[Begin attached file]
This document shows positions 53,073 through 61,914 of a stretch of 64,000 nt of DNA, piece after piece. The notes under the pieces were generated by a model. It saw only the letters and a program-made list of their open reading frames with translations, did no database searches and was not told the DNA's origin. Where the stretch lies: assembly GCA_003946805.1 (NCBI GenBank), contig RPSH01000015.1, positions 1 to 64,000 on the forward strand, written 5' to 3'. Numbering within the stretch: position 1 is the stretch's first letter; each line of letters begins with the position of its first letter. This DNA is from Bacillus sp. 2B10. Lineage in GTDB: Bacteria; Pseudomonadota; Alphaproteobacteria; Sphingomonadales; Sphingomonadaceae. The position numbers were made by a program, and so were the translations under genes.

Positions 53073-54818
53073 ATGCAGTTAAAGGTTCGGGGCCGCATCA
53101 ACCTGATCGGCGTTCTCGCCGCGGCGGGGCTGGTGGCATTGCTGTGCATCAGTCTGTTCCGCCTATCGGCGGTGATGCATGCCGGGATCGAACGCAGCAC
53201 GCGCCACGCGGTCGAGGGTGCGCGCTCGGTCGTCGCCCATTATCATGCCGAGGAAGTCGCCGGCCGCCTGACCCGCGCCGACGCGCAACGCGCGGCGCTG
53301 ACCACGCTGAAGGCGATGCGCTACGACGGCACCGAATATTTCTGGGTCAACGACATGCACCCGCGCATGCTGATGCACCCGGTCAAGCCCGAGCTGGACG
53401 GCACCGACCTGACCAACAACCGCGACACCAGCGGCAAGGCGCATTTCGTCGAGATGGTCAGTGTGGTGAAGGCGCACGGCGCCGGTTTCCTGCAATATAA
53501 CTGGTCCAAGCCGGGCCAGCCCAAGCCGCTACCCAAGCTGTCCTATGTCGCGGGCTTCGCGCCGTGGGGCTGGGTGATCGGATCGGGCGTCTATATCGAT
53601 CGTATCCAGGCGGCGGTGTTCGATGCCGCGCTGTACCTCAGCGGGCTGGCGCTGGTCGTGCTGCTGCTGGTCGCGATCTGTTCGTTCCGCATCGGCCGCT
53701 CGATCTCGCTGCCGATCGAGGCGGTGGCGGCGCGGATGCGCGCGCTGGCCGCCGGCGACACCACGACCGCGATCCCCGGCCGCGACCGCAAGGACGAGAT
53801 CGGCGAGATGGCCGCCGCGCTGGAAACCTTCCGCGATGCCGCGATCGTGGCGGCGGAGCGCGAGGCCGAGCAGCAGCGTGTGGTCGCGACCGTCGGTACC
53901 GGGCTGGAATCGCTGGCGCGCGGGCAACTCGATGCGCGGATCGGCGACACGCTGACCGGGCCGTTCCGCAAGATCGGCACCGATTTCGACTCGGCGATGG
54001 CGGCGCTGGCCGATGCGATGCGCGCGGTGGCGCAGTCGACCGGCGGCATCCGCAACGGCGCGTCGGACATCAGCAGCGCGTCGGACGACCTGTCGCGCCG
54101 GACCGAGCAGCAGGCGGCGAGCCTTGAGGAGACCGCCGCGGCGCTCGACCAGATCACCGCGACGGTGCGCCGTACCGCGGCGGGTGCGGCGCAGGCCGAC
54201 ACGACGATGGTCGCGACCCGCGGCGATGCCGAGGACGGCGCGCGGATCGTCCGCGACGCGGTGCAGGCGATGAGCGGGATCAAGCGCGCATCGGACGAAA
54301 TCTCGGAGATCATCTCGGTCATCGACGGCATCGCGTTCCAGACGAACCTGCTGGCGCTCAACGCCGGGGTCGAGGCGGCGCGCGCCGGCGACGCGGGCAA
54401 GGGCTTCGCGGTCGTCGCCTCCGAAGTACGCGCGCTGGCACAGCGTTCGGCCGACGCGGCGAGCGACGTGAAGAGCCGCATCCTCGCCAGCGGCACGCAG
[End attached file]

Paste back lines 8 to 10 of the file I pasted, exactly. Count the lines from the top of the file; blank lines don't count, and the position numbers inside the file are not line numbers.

53501 CTGGTCCAAGCCGGGCCAGCCCAAGCCGCTACCCAAGCTGTCCTATGTCGCGGGCTTCGCGCCGTGGGGCTGGGTGATCGGATCGGGCGTCTATATCGAT
53601 CGTATCCAGGCGGCGGTGTTCGATGCCGCGCTGTACCTCAGCGGGCTGGCGCTGGTCGTGCTGCTGCTGGTCGCGATCTGTTCGTTCCGCATCGGCCGCT
53701 CGATCTCGCTGCCGATCGAGGCGGTGGCGGCGCGGATGCGCGCGCTGGCCGCCGGCGACACCACGACCGCGATCCCCGGCCGCGACCGCAAGGACGAGAT